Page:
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31 Mar 2011 14:10
Looking tired, Adolfo Martínez Pérez, dressed in a white clinical coat, apologises for being late, saying he has been to see a judge. A difficult patient suing for compensation, perhaps? No.
The surgeon and his fellow transplant coordinator, nurse Mercedes González González (her mother and father had the same surname), have just returned from witnessing the uncle of a five-year-old girl sign a legal document in another part of Madrid’s Ramón y Cajal hospital, declaring that he understands the consequences of donating part of his liver to his niece.
Spain has probably the best organ transplant system in the world.
It is good at the headline-grabbing experimental surgery. Three face transplants of the 12 performed in the world took place in Spain, more than in any other country and, in March last year, a team of 30 in Barcelona carried out the first full face transplant, including teeth, palate and jaw, on a 31-year-old man who had shot himself in a hunting accident.
And it was Spanish surgeons who performed the first transplant of a windpipe manufactured from a patient’s own stem cells, which meant that the recipient, Claudia Castillo (30) escaped a lifetime of immunosuppressant drugs.
But in the routine yet emotionally fraught business of persuading the families of those who have died to donate organs, Spain has also shown the rest of the world the way. The UK is one of many countries that have taken lessons—last week the founder of the Spanish organ transplant network, Dr Rafael Matesanz, was advising Colombia.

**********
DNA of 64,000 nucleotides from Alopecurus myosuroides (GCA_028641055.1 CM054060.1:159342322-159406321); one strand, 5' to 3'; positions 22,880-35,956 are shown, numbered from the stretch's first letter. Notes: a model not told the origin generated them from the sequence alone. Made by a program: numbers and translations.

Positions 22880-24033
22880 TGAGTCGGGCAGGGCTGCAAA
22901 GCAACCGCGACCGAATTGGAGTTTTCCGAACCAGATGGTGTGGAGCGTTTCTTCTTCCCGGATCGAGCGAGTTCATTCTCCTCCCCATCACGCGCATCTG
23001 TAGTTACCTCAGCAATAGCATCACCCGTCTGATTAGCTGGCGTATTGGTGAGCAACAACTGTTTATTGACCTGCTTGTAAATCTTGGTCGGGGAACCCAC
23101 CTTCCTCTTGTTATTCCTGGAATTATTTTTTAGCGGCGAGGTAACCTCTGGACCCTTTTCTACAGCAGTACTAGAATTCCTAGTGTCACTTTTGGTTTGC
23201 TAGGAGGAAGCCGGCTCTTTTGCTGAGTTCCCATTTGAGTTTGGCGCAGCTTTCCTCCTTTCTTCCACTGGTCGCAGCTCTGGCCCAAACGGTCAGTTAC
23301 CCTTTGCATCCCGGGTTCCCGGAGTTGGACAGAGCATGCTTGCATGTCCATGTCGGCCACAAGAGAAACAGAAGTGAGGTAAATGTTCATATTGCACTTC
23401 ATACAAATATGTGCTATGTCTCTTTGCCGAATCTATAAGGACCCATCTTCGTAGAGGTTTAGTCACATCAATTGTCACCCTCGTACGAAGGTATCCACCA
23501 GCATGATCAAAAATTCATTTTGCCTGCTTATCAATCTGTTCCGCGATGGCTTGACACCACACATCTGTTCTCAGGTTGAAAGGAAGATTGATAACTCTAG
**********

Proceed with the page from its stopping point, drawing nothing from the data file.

Spain has about 5 500 people on the transplant waiting list, compared with about 8 000 in the UK. It has only two-thirds the UK population, but the impressive part is the proportion of families who say yes to organ donation at the moment of death. In the UK, it is 60%. In Spain, it is up to 85%. The organ donation rate in Spain is 34 per million. The latest figure for the UK is 15,5.
Pérez and González are fundamental to Spain’s success, according to Matesanz. It’s not about donor cards, registers or “presumed consent” but about the teams of transplant coordinators in every hospital. “The key is organisation. European people are not that different from one country to another. What really changes is how you approach the moment of death,” he says.
In Spain, he says, when a patient arrives in critical care after an injury, heart attack or stroke “there is no limitation to the care if there is a slight possibility to save the patient’s life”. Medical staff carry on trying beyond much hope of resuscitation or recovery and there are a high number of critical care beds. Spanish families are grateful.
It also means that most of those who die in hospital are certified brain dead on a ventilator, which makes more organ donation possible.
At that point, the transplant coordinators will go to see the family. At the Reina Sofia hospital in Córdoba in Andalucia, in the deep south of Spain, but less than two hours from Madrid by impressively fast train, the lead coordinator is Juan Carlos Robles Arista, not a surgeon but an intensive care specialist.
Robles and usually another member of the team see the family after they have been told of the death by the treating doctor. Some people in Spain carry donor cards, but the wishes of the family take precedence. The importance of the family in Spanish healthcare, who help feed and care for their relatives in hospital day by day, cannot be over-estimated.